Republic of Texas charters Houston and Brazos Rail Road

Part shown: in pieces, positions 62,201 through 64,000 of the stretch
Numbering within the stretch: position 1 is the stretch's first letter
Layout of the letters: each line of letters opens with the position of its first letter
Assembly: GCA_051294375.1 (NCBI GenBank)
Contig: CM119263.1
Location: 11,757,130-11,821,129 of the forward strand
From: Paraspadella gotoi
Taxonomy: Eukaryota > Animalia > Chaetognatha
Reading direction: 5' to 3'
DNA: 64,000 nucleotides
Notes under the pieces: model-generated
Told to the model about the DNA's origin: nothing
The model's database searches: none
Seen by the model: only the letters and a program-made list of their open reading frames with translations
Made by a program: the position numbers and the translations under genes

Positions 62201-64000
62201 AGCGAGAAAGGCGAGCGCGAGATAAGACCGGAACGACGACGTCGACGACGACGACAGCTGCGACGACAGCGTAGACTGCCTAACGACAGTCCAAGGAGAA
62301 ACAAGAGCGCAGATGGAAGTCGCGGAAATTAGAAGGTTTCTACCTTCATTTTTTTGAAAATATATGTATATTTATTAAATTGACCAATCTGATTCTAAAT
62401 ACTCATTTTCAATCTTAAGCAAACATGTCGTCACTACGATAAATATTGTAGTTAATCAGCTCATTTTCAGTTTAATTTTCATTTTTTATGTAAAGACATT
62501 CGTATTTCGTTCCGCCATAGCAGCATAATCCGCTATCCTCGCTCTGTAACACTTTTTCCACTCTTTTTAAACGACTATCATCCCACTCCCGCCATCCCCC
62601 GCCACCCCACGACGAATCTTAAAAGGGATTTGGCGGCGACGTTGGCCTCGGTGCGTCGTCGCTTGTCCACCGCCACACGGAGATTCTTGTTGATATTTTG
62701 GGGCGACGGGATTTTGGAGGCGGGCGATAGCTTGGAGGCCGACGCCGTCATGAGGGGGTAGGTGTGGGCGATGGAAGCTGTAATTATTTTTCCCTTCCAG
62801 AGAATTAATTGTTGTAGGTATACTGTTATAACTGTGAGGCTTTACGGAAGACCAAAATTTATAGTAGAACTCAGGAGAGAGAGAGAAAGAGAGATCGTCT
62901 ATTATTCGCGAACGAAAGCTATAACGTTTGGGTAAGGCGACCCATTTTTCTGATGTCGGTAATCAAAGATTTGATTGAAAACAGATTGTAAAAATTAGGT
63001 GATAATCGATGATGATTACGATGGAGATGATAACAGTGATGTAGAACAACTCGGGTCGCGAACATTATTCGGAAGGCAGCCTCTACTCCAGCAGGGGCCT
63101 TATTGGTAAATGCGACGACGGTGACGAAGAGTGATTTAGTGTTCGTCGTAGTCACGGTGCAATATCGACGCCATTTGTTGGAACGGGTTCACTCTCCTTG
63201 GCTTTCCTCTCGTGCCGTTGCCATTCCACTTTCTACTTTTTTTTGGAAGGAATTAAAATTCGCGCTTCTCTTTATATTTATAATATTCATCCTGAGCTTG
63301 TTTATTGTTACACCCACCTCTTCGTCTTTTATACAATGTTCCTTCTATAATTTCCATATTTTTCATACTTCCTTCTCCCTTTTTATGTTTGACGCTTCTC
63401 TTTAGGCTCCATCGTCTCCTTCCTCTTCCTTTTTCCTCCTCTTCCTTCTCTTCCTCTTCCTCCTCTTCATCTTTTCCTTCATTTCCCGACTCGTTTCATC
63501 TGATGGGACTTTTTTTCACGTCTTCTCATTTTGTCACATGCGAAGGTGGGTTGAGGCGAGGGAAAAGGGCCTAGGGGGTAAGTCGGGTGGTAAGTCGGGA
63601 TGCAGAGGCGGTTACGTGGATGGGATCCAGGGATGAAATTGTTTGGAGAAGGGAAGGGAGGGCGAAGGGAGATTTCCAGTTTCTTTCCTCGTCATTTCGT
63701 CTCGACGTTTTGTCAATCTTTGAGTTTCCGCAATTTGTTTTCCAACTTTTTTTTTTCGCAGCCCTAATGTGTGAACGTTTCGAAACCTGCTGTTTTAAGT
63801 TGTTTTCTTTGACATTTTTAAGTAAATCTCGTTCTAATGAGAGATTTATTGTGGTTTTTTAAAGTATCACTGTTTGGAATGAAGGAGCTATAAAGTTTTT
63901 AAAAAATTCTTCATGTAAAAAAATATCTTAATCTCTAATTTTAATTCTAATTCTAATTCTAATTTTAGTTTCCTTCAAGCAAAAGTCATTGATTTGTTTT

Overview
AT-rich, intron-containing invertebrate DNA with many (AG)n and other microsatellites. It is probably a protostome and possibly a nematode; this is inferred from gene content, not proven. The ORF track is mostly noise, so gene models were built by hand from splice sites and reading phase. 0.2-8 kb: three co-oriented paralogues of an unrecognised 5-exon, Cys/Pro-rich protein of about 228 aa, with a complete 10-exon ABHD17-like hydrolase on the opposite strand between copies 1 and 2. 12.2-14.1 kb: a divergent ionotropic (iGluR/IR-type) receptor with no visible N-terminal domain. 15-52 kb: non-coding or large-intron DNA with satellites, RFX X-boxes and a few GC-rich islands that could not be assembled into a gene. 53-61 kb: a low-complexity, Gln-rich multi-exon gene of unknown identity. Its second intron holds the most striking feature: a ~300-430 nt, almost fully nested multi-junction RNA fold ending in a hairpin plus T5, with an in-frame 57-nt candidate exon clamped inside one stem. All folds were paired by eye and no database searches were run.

On this day in 1839, the Republic of Texas chartered the Houston and Brazos Rail Road, one of four lines chartered by the Republic. The company was granted the right to build railroads and turnpikes from Houston to the Brazos River. Michel B. Menard, Augustus C. Allen, James Love, Moseley Baker, and William A. Pettus were among the company's directors. The ceremony marking the beginning of construction was set to coincide with the fourth anniversary observance of the Odd Fellows in Texas. On the morning of July 25, 1840, the celebration began at the Presbyterian church in Houston with an address commemorating the Odd Fellows anniversary. From the church a procession of volunteer companies, members of the bar, medical faculty, army and naval officers, citizens, county officers, mayor and aldermen, Odd Fellows, Masons, the president and directors of the railroad company, the committee of arrangements, orator, and officiating clergyman formed and marched to the terminus of the railroad. Mayor Charles Bigelow broke ground with a spade, Holland Lodge No. 1 laid "a neat slab with fitting inscriptions," and the Milam Guards fired a salute. The procession then proceeded to Corri's Theater for more speeches. Despite these beginnings, however, the company was unable to construct its railroad and soon lost its charter privileges.